Canadian Legislation and Policies
Under the Constitution Act 1867, the federal government does not have the jurisdiction to legislate experiments involving animals. Animal experimentation falls, instead, under provincial jurisdiction. However, there are some areas in which the federal government has influence over animal-based science:
- Sections 444 to 447 of the Criminal Code of Canada protects animals (in general) from cruelty, abuse, and neglect.
- The Health of Animals Act (1990) and its regulations aim primarily to protect Canadian livestock from a variety of infectious diseases that would threaten both the health of the animals and people, and Canadian trade in livestock with other countries.
- CCAC certification is a condition for all institutions that receive funding from the federal granting agencies (Canadian Institutes for Health Research [CIHR] and the Natural Sciences and Engineering Research Council [NSERC]) for animal-based projects. (See the Agreement on the Administration of Agency Grants and Awards by Research, Section 3.5 "Research Involving Animals").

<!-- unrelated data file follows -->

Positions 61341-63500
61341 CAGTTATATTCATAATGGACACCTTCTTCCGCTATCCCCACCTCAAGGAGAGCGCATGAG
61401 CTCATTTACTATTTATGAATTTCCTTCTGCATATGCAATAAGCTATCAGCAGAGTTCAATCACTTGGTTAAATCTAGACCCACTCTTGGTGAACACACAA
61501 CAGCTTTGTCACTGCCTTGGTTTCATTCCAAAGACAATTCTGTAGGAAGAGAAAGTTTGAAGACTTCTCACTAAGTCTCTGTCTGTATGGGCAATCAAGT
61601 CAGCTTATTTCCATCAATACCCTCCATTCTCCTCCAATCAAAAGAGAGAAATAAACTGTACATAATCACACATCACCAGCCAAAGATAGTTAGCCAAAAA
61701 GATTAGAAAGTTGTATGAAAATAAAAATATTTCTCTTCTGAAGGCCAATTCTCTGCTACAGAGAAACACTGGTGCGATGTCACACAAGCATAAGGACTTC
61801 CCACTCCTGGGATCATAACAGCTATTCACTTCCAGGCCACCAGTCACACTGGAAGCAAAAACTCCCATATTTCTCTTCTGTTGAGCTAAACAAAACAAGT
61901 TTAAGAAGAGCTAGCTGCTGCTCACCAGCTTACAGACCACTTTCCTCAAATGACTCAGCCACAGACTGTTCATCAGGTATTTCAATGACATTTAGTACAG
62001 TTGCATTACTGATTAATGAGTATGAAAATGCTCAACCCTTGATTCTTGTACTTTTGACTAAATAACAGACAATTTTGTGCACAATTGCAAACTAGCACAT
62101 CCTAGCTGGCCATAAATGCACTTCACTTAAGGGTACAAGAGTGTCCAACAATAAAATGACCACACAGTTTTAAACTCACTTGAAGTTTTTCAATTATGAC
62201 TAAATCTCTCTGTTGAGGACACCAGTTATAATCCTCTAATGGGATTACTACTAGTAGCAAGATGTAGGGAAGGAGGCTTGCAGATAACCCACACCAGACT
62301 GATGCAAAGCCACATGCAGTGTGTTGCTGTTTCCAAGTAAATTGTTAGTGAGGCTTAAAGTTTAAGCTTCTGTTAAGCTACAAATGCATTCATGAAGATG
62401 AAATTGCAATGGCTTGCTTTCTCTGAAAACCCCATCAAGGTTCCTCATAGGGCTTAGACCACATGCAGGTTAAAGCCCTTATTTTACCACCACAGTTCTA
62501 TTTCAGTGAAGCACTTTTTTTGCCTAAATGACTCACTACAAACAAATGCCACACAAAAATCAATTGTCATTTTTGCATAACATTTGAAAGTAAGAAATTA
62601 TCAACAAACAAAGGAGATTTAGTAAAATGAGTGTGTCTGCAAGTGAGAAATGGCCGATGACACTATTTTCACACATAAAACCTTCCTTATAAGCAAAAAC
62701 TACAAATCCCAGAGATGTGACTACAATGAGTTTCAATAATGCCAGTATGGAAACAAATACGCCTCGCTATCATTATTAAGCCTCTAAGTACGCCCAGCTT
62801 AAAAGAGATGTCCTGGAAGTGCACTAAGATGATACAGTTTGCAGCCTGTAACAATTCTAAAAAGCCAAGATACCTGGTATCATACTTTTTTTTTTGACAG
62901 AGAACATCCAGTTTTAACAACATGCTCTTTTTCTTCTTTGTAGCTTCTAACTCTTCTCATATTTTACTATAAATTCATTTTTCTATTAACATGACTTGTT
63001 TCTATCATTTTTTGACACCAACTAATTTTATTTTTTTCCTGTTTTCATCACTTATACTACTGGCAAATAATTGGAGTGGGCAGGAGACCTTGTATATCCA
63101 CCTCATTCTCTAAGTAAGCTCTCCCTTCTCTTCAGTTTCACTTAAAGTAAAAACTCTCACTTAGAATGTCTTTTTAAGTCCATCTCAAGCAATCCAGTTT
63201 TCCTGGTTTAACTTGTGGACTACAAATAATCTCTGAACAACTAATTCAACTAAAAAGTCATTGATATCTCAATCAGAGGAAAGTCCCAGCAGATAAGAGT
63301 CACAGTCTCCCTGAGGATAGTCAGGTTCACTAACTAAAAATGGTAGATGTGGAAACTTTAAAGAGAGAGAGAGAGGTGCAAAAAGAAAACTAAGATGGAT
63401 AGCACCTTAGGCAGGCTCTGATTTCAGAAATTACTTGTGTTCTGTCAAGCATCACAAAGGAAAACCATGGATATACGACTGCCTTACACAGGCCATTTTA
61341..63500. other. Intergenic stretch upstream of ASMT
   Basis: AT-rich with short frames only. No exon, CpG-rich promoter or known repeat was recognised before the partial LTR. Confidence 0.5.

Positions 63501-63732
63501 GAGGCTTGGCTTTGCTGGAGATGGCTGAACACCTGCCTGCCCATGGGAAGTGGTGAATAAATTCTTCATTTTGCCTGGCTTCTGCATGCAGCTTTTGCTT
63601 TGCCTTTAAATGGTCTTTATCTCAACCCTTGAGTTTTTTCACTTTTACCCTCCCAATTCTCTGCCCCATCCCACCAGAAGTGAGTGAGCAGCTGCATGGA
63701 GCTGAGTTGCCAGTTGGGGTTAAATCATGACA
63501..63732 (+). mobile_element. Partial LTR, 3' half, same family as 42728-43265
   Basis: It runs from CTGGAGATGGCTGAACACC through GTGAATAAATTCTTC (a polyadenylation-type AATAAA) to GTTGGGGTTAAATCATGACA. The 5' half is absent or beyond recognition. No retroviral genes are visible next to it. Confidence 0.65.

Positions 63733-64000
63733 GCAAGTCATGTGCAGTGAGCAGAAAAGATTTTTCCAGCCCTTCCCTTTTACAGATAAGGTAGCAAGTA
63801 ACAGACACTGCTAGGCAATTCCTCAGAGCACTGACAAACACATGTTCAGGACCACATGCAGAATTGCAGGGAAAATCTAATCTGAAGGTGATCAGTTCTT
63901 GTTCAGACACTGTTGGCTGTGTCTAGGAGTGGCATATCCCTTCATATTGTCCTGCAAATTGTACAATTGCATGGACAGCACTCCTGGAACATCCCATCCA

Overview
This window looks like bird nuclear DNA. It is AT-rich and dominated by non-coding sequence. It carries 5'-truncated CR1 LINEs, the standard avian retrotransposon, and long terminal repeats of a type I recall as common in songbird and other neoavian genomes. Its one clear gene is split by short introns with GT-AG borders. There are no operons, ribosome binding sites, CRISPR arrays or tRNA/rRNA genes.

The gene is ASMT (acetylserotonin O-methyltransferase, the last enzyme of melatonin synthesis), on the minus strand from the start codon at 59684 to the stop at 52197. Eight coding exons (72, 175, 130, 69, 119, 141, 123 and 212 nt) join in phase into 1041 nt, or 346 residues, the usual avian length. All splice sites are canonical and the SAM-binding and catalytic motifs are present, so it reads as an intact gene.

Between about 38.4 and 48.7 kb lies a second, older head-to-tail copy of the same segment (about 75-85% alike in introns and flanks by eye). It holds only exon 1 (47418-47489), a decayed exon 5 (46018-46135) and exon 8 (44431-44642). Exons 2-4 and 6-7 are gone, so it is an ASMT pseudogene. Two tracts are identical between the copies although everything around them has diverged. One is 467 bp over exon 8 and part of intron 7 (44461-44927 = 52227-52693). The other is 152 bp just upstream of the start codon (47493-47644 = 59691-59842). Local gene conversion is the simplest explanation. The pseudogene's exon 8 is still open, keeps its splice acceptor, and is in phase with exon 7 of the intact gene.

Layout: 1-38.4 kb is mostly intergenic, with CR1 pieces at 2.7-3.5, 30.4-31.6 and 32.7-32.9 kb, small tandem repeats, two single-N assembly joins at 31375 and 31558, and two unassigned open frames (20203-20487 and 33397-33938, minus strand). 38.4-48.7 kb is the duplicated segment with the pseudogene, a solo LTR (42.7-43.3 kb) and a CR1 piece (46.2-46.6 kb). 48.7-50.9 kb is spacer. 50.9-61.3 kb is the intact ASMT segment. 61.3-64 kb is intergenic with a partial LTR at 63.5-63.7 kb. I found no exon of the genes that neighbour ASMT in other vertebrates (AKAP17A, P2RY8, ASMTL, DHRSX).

- Clause A9015C of the Public Works Standard Acquisition Clauses and Conditions Manual imposes conditions related to the care of research animals in all federal government-awarded contracts, including the requirement for the institution involved to hold a CCAC Certificate of GAP – Good Animal Practice®.
- The Canadian Food Inspection Agency (CFIA) has a number of conditions in regard to the handling of animals:
- The Requirements for Non-Human Primates Imported into Canada state that “the importing laboratory must demonstrate that they are a laboratory currently in good standing with the Canadian Council on Animal Care (CCAC)”.
- The Veterinary Biologics Guideline 3.11E - Guideline for Inspection of Veterinary Biologics Manufacturers and Importers requires that all research facilities comply with the CCAC Guide to the Care and Use of Experimental Animals and that “animal experiments are done under appropriate veterinary supervision, and in compliance with Health Canada & CCAC guidelines”.
- The Containment Standards for Facilities Handling Aquatic Animal Pathogens - First Edition state that CCAC requirements must be followed in both the Physical Requirements for Aquatic Containment Facilities, and the Heating, Ventilation and Air Conditioning (HVAC) sections of the document, and refers readers to the CCAC guidelines on: the care and use of fish in research, teaching and testing.
The National Research Council Canada - Industrial Research Assistance Program (NRC-IRAP) provides financial support to qualified small and medium-sized enterprises to help them undertake technology innovation. To meet the certification expectations set by the CCAC, NRC has established animal care committees for its own laboratories and for IRAP, as per these terms of reference.